Derby County have confirmed that potential investors SISU Capital have already been on a fact-finding mission at the club.
Yesterday the Rams revealed that they are in talks with the London-based private equity venture capital firm about a deal that could see SISU pay off all or part of the club's £44m debt.
Rams operations director Paul Clouting said: "SISU have been here and had a look at the stadium and the Moor Farm training ground.
"They see the strength of our fan base and the passion of the supporters. They see the potential of the business.
"Just to reassure people - this is about Derby County Football Club and nobody is more aware than the board of how important it is to do the best thing for Derby County. That is what the board is trying to do."
SISU are still refusing to confirm that they are in talks with the Rams.
But spokesman for the company, Jack Irvine, said that if SISU was interested in the Rams it would "probably want to put a member on the board at the club and restructure the club's management".
He added: "If it was interested, SISU would want to invest in new players, take the club back into the Premiership and then sell when it would be worth five, seven, eight or 10 times what it is now.
"There would be changes to the Board."
Irvine said that SISU, who specialise in companies that were "approaching insolvency", would not, in Derby County's case, be interested in asset stripping the club.
"They've got no assets to strip," he said, adding that Pride Park has value as a stadium only while it has a team and that planning height restrictions on the training ground site would restrict its value.
Supporters remain concerned, some deeply, and Clouting has moved to ease fears about possible asset stripping.
"I will answer that with a question. What is it that makes somebody want to invest their money in a business that they think is going to fail rather than one with huge potential for success?" added Clouting.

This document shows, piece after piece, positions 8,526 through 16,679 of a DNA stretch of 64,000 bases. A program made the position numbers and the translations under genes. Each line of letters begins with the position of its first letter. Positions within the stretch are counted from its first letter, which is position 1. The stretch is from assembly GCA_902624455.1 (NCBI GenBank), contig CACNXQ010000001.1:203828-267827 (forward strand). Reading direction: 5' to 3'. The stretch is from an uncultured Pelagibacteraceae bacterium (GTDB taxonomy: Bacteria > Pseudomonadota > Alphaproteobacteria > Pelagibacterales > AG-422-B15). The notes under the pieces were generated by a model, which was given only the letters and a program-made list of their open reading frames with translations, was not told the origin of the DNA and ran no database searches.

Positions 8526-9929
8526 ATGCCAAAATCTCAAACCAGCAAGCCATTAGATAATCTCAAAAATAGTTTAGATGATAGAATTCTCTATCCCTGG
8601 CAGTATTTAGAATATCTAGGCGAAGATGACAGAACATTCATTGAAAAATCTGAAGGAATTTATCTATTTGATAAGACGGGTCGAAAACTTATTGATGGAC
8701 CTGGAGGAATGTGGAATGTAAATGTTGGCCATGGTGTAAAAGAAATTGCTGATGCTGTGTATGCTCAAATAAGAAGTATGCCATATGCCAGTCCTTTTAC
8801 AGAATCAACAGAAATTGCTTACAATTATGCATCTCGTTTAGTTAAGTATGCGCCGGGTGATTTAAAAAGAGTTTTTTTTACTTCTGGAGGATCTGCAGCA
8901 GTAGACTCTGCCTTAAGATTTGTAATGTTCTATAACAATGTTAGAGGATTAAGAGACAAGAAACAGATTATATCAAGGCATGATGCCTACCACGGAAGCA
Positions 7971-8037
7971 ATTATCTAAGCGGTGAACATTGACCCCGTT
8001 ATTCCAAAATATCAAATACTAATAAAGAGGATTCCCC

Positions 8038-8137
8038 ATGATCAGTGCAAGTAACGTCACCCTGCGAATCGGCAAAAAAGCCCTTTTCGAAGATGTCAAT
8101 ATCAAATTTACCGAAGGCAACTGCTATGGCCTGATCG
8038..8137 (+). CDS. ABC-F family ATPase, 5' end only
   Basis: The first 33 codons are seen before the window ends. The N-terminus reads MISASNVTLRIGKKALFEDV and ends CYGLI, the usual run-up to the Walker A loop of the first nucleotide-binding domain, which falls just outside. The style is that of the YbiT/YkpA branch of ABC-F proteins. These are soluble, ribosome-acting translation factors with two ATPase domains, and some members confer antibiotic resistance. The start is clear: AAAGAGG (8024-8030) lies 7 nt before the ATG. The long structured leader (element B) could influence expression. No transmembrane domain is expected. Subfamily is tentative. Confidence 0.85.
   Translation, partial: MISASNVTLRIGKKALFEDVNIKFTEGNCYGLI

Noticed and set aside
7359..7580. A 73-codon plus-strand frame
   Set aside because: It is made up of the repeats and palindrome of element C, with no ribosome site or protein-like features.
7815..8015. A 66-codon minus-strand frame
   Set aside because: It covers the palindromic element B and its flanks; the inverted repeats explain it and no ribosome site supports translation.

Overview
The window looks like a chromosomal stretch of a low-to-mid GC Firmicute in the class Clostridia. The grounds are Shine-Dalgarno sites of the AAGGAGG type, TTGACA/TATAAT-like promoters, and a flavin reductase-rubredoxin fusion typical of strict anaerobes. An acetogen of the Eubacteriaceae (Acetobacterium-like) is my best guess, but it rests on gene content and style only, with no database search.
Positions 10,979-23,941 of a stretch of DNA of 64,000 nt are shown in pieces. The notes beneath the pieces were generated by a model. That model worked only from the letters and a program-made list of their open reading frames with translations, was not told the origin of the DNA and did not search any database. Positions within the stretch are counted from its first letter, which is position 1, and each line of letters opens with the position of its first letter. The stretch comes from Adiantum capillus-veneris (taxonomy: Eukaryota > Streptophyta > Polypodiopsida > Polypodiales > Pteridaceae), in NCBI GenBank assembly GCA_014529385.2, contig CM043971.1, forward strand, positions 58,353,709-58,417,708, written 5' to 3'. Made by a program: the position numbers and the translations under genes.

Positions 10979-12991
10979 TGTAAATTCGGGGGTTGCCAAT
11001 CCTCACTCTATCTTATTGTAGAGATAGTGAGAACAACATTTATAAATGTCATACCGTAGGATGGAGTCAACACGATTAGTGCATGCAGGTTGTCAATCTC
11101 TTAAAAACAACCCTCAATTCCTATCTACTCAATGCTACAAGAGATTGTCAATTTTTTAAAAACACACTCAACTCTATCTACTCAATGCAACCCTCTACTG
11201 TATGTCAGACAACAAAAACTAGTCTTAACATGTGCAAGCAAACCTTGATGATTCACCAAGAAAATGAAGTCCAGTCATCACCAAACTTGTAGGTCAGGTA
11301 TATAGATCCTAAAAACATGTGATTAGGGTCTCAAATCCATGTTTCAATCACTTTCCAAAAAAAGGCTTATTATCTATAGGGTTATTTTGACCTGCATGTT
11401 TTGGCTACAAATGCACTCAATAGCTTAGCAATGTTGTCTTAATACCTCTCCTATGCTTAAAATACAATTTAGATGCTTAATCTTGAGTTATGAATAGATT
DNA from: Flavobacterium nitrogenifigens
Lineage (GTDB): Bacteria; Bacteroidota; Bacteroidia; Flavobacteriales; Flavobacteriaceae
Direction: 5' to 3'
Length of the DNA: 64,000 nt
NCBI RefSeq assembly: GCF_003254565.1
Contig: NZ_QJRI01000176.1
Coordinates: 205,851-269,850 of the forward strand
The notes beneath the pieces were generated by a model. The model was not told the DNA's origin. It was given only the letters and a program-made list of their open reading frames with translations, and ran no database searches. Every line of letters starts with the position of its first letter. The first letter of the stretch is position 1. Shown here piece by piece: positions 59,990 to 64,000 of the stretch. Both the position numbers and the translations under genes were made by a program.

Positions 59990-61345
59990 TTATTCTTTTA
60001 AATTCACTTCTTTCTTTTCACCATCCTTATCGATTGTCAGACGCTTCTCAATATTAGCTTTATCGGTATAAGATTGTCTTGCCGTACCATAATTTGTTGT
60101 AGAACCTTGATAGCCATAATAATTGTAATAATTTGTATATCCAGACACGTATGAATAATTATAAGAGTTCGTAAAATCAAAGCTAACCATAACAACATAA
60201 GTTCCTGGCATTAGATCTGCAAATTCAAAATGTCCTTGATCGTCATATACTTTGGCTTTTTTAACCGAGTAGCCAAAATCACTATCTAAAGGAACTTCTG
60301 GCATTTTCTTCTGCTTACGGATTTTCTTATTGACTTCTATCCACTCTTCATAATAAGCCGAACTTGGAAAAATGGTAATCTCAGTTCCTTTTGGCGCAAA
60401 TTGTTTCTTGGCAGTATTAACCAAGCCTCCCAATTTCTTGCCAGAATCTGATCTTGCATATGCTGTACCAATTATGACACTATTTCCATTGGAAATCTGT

"If we take a view that SISU is not in the best interests of Derby County, then we will take the matter no further. The plan has always been to stabilise the club and then look to see if there is anything out there to help take the club forward.
"What a great position it would be for the club if the debt was largely wiped out, so removing the need to fork out huge amounts on interest payments."
Any subsequent reorganisation at the Rams could be at the expense of chairman John Sleightholme and director of football Murdo Mackay, though this has not been confirmed.
If a deal is struck, it is likely that both would leave.
Mackay said: "I'm just focused on trying to help caretaker manager Terry Westley, Steve Taylor and the players as much as I can."
SISU Capital describes itself as a "special situations investment fund" management company.
It is also a hedge fund manager. A hedge fund is an investment in which the risk is shared by up to 100 clients.
Its listed directors are Dermot Coleman (44) and Joy Seppala, a 44-year-old Finnish-American.
In Finnish, Sissu means "inner fortitude, inner strength and guts."
Hedge funds investors are typically people who have created wealth from the markets and are therefore deemed to understand how they work.
Most hedge funds set high minimum investment limits. The risks are high but so are the returns when successfully managed.
SISU capital, which specialises in turning around distressed companies, is currently managing "hundreds of millions of pounds" of investors money.